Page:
1887
Volume 22, Issue 1
  • ISSN 1387-6740
  • E-ISSN: 1569-9935
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Abstract

In seeking to better understand English language learners and their imagined identities, which is the central focus of our article, scholars have drawn extensively on the work of Norton and colleagues. This work has foregrounded the language learner as a participating social agent with complex and changing identities. It is this agentive sense of self that is linked, in narratives, to larger socio-cultural and historical social practices. Our interest here lies particularly in the effects of migration on language learners. With this in mind, we advocate that classroom communities be fostered wherein a range of narrative identities, as sense-making practices, are respectfully harnessed as resources for learners of diverse linguistic histories, to create more socially just and responsive “possible worlds”.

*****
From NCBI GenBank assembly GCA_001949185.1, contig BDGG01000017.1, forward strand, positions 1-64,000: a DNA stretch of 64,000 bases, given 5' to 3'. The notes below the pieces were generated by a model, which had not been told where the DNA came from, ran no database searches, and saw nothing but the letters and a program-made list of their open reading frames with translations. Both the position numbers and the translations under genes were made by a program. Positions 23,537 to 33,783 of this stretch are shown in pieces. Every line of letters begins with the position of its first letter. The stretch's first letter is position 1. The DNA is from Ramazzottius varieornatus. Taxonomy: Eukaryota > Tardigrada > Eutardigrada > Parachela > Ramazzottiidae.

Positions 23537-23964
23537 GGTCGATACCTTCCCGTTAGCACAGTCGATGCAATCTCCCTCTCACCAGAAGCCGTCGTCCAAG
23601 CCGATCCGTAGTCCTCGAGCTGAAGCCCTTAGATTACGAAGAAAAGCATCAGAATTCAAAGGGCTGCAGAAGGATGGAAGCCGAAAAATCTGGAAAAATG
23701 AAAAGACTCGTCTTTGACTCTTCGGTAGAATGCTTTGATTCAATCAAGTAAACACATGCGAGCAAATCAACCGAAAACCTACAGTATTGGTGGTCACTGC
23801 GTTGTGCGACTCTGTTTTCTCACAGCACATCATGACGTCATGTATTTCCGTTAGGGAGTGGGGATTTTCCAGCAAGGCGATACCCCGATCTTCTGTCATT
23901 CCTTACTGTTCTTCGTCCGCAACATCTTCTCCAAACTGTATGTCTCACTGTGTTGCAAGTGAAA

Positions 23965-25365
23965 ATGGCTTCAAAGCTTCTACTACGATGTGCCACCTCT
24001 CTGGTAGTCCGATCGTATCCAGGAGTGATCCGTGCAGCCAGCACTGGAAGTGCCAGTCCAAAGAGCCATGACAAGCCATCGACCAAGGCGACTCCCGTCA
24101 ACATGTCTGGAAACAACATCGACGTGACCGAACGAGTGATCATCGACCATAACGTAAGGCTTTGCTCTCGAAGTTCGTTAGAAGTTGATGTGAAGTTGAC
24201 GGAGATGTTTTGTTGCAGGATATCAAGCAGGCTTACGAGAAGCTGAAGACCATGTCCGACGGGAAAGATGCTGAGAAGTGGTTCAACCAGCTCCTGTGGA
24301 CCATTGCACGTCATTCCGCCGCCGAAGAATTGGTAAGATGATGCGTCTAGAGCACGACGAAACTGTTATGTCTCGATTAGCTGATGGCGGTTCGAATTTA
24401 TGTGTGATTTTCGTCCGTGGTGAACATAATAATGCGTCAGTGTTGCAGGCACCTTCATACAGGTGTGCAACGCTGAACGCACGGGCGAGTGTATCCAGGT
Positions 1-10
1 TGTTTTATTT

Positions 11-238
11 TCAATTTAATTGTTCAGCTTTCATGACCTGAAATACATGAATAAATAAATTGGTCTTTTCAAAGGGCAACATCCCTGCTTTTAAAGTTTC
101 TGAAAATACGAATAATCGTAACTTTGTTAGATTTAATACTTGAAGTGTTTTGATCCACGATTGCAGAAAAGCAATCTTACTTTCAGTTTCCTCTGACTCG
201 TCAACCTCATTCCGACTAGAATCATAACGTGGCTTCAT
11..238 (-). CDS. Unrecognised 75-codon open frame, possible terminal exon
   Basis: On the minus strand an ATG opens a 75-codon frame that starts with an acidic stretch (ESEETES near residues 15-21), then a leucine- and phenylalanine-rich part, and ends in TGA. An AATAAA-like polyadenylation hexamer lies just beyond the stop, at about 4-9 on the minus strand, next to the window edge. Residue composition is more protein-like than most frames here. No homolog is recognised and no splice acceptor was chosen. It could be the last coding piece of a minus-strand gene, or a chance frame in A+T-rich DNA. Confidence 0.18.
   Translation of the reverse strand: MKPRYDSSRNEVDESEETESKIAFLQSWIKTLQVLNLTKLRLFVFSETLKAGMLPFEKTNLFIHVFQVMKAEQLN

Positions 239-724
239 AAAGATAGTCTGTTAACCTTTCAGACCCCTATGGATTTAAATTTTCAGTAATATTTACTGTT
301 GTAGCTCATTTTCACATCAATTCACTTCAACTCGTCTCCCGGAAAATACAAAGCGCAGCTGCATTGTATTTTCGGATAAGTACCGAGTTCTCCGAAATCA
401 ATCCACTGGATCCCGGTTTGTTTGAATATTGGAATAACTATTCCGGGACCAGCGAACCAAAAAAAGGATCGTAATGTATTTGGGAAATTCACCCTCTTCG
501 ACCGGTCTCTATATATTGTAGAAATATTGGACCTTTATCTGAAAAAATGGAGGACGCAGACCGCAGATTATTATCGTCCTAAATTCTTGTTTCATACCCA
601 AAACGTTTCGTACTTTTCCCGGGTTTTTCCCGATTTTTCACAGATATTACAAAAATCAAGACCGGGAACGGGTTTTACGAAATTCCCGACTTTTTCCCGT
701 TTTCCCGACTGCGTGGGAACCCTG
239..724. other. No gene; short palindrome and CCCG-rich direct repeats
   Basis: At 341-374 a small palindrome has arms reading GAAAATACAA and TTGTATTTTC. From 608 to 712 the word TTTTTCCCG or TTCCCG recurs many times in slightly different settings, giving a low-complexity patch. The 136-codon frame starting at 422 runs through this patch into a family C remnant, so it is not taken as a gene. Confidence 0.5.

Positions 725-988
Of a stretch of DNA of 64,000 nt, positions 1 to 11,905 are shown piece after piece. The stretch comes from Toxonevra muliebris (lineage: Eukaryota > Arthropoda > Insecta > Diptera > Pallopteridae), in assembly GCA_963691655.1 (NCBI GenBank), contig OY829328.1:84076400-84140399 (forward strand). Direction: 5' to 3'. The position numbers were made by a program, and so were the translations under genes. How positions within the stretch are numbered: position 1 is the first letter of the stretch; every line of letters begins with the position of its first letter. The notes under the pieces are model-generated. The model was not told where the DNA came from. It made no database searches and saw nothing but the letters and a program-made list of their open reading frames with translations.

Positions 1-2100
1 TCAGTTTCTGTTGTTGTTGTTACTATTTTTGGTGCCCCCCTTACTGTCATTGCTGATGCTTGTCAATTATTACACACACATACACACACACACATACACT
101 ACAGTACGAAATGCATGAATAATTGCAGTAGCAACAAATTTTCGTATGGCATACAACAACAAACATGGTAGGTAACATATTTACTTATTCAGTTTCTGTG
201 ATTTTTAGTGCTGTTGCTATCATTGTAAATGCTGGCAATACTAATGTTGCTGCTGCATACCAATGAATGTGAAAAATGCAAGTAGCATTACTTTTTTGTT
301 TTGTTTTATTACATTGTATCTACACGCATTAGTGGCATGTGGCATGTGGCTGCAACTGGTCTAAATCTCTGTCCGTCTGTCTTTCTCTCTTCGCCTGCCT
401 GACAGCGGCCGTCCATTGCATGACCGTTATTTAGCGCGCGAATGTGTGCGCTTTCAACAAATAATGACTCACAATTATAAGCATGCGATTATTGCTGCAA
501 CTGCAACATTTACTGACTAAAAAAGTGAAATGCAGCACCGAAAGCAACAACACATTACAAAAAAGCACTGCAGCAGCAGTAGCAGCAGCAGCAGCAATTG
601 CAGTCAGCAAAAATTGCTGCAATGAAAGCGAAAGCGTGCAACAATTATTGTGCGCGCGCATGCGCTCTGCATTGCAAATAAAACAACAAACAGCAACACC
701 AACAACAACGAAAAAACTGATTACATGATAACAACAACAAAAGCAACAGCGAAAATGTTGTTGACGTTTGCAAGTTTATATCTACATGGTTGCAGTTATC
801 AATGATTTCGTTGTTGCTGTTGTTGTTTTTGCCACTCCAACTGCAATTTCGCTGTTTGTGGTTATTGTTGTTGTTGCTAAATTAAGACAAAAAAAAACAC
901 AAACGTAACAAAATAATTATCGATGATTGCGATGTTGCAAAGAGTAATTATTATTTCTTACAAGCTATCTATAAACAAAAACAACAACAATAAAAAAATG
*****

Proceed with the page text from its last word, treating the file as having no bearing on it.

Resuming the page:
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/content/journals/10.1075/ni.22.1.15ear
2012-01-01
2018-09-19
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References

http://instance.metastore.ingenta.com/content/journals/10.1075/ni.22.1.15ear
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